The Alexandria Quartet by Lawrence Durrell

This great sweep of Durrell’s quartet is almost impossible to describe, but being Goobes, we are going to give it a shot!

Tis characters and the feeling of bing at wartime Alexandria are so perfect that you can almost smell and taste the perfume on Justine’s neck, hear the prayers from the mosques and smell the sand stained blood of camels butchered in the streets.

Here lie the poets and prostitutes, diplomats and gun runners. There is a plethora of scenes of lust and love and violence angst and despair.

The characters change as the story unfolds and then recoils upon itself again. We are as confused as the characters themselves and never find ourselves in a position where we understand events before they do. Myriad scenes tumble upon each other; a bird shoot on Lake Mareotis, the masquede ball, the strange death of Pursewarden, the dreadful death of Narouz. Across four volumes Durrell seldom puts a foot wrong and while his sonorous prose is not to everyone’s taste, nobody can deny that this is certainly an under rated classic of the twentieth century.

After the grim years of the Second World War and the grey, slow grind of the 1950s, the novel must have burst upon literary Europe like a banshee streaking across the sky giving enlightenment at a time of darkness.

Essential book for anyone who considers themselves well-read.

Enjoy!

The Alexandria Quartet by Lawrence Durrell

The Alexandria Quartet by Lawrence Durrell

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Graham Greene’s The End of the Affair

This is a story of a woman lost between two men (Quelle Horreur!), a husband and a lover, told from the lover’s point of view. The plot is very dramatic and the characters are unwittingly and wittingly involved in sadly one of the most common human predicaments – animalistic urges.

Greene’s style is absolutely delicious. There is not a single word or an activity wasted, and the tale is beautifully and compellingly told. This book is an amazing example of the finest literary composition, and and at times the understated manner in which these three character’s psychologies play together to enmesh the hearts of two men and the life of the woman is just plain and simply beautiful. This is also a spiritual novel, asking questions and at the same time attempting answers. And throughout, there is a strong sense of realism that one does not normally find in most romantic novels.

The characters seem to be real persons, whose lives are not dramatic or dramatized, but related in all their smallness, their dissatisfaction, their quest for understanding, and that inexplicable yearning for something more. This small book is extremely satisfying and haunting read. Anyone planning to write fiction, particularly romance (not that silly faffy fluffy titillating romance, but something meaningful), should become acquainted with this novel. It tells so much so very well. Enjoy!

Graham Greene's The End of the Affair

Anthony Burgess a Clock work orange

A Clockwork Orange by Anthony Burgess is a engaging, disturbing, and thought provoking book that was first published in 1962. This is a powerful piece of literature today as it was back then.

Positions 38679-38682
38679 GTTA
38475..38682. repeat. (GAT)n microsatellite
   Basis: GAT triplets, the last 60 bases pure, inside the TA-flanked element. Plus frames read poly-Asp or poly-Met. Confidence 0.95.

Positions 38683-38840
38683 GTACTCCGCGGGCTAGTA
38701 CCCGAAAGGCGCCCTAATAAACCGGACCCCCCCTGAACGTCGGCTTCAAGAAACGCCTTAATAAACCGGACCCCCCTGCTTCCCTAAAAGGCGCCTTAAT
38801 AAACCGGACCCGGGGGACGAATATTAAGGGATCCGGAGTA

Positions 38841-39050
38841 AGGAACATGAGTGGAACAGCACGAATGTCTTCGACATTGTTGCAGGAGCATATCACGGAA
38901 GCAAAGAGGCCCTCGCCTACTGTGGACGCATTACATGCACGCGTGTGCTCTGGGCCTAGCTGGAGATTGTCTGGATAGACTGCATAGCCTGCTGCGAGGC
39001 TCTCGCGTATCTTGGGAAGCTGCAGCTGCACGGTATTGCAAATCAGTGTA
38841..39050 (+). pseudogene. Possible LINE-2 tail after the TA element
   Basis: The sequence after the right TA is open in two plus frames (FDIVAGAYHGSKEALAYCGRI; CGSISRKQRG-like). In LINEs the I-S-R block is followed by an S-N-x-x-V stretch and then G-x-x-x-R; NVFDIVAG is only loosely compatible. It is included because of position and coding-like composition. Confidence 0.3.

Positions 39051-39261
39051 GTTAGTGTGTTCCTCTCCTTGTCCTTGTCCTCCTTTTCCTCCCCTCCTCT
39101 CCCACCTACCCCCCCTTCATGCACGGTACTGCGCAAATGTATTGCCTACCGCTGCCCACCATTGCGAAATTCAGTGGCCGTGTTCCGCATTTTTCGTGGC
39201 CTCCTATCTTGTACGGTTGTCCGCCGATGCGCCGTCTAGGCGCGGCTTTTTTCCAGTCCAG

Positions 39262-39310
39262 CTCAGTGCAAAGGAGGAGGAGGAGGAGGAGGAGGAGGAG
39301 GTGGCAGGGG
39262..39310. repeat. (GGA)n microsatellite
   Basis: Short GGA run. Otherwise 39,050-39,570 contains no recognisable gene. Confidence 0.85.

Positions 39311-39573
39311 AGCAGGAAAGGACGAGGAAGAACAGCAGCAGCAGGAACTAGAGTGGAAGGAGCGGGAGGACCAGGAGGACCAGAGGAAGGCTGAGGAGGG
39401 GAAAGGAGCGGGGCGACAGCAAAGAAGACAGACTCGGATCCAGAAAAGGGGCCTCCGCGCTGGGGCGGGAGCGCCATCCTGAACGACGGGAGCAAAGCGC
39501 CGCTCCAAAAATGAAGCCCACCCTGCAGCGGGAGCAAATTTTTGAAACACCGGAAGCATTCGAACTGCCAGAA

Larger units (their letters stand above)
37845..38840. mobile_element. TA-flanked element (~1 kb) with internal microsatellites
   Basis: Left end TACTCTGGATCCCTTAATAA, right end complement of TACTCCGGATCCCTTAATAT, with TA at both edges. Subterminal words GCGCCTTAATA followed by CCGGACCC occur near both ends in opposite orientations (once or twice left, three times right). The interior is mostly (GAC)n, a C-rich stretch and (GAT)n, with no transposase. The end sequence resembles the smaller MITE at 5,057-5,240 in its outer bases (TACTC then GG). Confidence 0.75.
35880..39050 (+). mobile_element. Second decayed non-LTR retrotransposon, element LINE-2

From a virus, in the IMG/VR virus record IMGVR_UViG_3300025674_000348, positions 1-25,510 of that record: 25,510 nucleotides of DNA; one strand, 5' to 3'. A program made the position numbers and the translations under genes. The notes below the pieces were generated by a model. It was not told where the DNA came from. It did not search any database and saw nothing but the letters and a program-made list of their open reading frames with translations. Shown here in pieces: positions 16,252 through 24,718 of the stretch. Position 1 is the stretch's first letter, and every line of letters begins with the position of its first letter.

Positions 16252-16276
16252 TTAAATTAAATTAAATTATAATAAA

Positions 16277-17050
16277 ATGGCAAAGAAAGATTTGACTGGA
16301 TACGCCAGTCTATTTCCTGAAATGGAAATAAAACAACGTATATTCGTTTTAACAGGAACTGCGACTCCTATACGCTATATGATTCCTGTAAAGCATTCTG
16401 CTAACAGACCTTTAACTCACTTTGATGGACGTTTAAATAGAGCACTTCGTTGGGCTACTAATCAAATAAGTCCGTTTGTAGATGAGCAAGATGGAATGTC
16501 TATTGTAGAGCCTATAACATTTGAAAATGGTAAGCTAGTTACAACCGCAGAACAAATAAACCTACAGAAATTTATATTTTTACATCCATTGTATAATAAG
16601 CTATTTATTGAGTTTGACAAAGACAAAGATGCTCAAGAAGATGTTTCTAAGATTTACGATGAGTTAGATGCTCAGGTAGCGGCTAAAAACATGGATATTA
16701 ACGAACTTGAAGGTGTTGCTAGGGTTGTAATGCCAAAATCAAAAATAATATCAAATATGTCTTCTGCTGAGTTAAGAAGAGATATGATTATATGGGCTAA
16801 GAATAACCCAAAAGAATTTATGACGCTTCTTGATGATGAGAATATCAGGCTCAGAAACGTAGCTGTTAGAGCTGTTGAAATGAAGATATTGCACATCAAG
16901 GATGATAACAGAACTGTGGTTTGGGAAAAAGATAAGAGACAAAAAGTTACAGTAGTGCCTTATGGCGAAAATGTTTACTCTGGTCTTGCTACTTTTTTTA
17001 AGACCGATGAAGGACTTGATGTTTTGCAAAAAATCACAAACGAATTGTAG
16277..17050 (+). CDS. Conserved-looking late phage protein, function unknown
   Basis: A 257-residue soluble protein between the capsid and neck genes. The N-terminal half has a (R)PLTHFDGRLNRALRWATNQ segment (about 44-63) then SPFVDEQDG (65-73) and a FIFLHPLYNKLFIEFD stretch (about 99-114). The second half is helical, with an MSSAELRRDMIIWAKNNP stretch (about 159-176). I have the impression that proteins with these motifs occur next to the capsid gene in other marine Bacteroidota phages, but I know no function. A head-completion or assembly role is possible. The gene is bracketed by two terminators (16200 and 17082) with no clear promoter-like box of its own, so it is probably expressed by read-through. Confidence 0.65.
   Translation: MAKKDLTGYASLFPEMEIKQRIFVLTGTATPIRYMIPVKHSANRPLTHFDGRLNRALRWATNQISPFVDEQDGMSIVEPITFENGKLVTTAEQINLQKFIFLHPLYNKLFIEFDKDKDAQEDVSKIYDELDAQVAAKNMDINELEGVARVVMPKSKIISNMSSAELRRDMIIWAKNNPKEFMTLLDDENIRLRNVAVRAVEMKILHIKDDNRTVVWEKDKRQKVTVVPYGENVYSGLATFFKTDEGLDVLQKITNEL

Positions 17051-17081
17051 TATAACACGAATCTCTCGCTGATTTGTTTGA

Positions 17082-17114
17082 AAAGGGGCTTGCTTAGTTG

A Clockwork Orange satirizes extreme political systems that are based on opposing models of the perfectibility or incorrigibility of humanity. Written in a futuristic vocabulary invented by Burgess, in part by adaptation of Russian words, it was his most original and best-known work.

Set in a dismal dystopia, it is the first-person narrative of Alex, the protagonist, who has a passion for classical music and is a member of a vicious teenage gang that commits random acts of brutality. Alex is almost innocently committing violent crimes with his friends for he is not trying to be bad, he just is. He likes violence, and that’s the way he is.

Alex’s gang has a mutiny and sets a stage for him to be arrested by the police, Alex is sentenced to 14 years in prison. But then the opportunity to change presents itself to Alex – in the form of state-sponsored psychological rehabilitation for his aberrant behavior involving mind altering visual therapy with audio background of his favorite Beethoven (EGAD!) and he can’t help but take the offer. How could it be?

Alex is transformed through the behavioral conditioning into a model citizen, but his taming also leaves him defenseless and incapable of listening to classical music or performing acts of violence…

A Clock work orange first came out in the 60s, and the American version lacked the last and 21st chapter from the original story. When it was republished, the book had the 21st chapter. With the last chapter or without it, the book will have an entirely different feel to it. The old copy represents the horrible realization that bad minds are always bad and then the newer version (improved American edition?) leaves the reader with hope.

Hope for Alex, and hope for oneself. Change is possible, the book says, no matter what sort of person you are.

Is being good truly good if it is not by choice? Is it good to be bad, if that is what one chooses?

A Clockwork Orange is truly a great work, one that will appeal to people for different reasons and affect them in completely different ways. But it will affect them. A must read for any thinking mind.

Anthony Burgess a Clock work orange